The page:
The chapel of san Castrense: an important renaissance work

The decorated facade

The Gualtiero Cathedral

Roger II’s strategic design

Porphyry sarcophagi: royalty and power

A compositional design that combines nordic examples with new artistic languages, over the centuries

The links between the hauteville family and the monastic orders in Sicily

The towers facing the facade used as bell towers

Gardens and architecture as a backdrop to the city of Palermo

A mixture of styles pervades the floor decorations

The king’s mark

The Bible carved in stone

Squaring the circle

The area of the Sanctuary

A cloister of accentuated stylistic variety

The chapel of the crucifix: an artistic casket based on a previous model

Palermo: the happiest city

The Chapel of St. Mary Magdalene

A remarkable ceiling

The chorus: beating heart of the cathedral

The side Portico: a combination of elegance and lightness of form

The rediscovered chapel

A controversial interpretation

Beyond the harmony of proportions

The balance between architecture and light

The senses tell Context 1

The cultural substrate through time

The paradisiacal “Conca d’oro” that embraces Palermo: a name with countless faces through time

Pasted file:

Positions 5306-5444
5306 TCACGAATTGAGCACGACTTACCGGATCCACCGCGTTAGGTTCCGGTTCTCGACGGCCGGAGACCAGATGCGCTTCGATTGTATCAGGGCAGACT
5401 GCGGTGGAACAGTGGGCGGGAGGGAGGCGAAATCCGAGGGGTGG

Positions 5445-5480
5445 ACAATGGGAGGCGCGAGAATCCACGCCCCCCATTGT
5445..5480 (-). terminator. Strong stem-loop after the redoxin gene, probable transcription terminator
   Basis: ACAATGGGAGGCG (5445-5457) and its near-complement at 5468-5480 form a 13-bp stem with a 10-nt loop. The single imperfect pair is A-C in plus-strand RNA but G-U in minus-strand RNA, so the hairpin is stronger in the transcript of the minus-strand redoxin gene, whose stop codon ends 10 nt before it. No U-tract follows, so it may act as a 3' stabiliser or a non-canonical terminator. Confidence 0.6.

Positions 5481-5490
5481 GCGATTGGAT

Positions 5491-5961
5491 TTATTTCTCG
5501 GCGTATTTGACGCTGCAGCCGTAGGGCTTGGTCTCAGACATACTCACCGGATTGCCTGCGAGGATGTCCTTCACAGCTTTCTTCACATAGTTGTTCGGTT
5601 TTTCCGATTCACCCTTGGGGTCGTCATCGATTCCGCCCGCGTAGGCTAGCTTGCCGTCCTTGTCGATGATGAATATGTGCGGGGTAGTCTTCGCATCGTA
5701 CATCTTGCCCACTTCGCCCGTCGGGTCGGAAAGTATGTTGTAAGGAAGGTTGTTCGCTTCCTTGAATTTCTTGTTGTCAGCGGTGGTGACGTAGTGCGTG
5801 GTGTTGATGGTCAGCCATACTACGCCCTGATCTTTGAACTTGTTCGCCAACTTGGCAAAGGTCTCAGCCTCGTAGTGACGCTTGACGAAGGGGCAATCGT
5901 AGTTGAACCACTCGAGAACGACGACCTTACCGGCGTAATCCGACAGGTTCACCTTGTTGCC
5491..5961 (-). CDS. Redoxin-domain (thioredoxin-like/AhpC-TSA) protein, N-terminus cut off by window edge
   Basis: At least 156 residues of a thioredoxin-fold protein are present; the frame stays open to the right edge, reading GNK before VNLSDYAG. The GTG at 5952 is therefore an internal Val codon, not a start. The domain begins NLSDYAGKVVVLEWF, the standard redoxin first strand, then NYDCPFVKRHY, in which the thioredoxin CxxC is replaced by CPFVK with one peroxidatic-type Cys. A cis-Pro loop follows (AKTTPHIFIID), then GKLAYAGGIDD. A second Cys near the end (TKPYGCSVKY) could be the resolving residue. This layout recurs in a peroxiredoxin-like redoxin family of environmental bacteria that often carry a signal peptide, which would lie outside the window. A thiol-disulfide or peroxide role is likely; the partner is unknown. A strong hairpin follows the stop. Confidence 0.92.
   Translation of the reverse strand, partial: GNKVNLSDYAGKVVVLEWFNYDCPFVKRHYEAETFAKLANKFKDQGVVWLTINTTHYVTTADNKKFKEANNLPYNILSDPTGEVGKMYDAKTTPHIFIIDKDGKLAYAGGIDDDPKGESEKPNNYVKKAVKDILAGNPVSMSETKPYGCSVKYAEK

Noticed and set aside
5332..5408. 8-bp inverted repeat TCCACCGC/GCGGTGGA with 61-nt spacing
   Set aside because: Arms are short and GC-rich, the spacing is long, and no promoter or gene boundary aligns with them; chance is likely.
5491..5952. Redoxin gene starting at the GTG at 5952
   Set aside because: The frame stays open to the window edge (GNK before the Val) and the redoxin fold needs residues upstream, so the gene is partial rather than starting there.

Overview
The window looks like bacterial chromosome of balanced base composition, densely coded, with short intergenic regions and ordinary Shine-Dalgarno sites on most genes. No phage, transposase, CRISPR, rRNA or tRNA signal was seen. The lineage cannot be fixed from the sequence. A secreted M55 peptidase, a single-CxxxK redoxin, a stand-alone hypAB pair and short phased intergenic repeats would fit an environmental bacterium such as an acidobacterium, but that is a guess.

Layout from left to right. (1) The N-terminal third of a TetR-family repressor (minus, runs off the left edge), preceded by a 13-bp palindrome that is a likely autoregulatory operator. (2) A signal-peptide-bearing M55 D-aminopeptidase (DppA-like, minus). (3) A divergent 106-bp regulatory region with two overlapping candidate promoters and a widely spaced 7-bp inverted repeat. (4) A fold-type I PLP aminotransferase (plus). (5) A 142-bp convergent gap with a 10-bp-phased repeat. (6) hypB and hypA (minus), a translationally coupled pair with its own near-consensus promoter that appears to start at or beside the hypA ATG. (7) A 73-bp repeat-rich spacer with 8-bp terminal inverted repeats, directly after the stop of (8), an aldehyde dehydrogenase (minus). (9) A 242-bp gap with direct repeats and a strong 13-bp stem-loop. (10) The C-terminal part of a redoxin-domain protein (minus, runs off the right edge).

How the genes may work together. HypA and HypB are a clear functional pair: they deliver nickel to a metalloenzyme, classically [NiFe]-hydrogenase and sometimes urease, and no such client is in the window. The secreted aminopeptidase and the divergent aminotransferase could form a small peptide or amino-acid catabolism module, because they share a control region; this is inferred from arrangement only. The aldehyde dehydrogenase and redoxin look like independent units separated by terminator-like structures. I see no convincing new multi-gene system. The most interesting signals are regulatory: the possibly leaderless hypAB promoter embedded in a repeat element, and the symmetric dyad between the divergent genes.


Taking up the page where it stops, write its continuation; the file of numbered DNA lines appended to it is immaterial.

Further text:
The columns of the nave: the meticulous study of the overall order

Survey of the royal tombs

From the main gate to the aisles: an invitation to a journey of faith

The Cefalù cathedral: a construction yard undergoing a change between a surge of faith and control over the territory

The beginning of the construction site

The southern portico

Cefalù: settlement evidence through time

Two initially similar towers, varied over time

Under the crosses of the Bema

The Virgin Hodegetria

A polysemy of high-level artistic forms and content

A space between the visible and the invisible

A palimpsest of history

Transformations over the centuries

Characteristics of religious architecture in the romanesque period

The liturgical spaces of the protesis and the diaconicon

The cemetery of kings

Ecclesia munita

The Great Presbytery: a unique space for the cathedral

The Cathedral over the centuries

Roger II of hauteville: a sovereign protected by God

A Northern population

The Chapel of the Kings

The longest aisle

Norman religious architecture with islamic influences in Sicily

Artistic elements in Peter’s ship

Layers of different cultures decorate the external apses

The plasticism of the main portico and Bonanno Pisano’s Monumental Bronze Door

Mosaic decoration

The Great Restoration

The towers and the western facade

The lost chapel

Tempus fugit: a strategic project implemented in a short period of time

A tree full of life

The architectural modifications ti the cathedral building after the death of Roger II and the transformations of the cloister

Worship services

Interior decorations

A new Cathedral

The transformations of the hall through the centuries

The mosaics of the presbytery

Biblical themes enlivened by the dazzling light of the stained – glass windows overlooking the naves

The medieval city amidst monasticism and feudal aristocracy

The chystro: a place between earth and sky

From the Mosque to the Cathedral

The marble portal: an intimate dialogue between complex ornamental aspects and formal structure

The chapel of St. Benedict

The original design

A chapel by an unknown designer based on repeated symmetries

The side aisles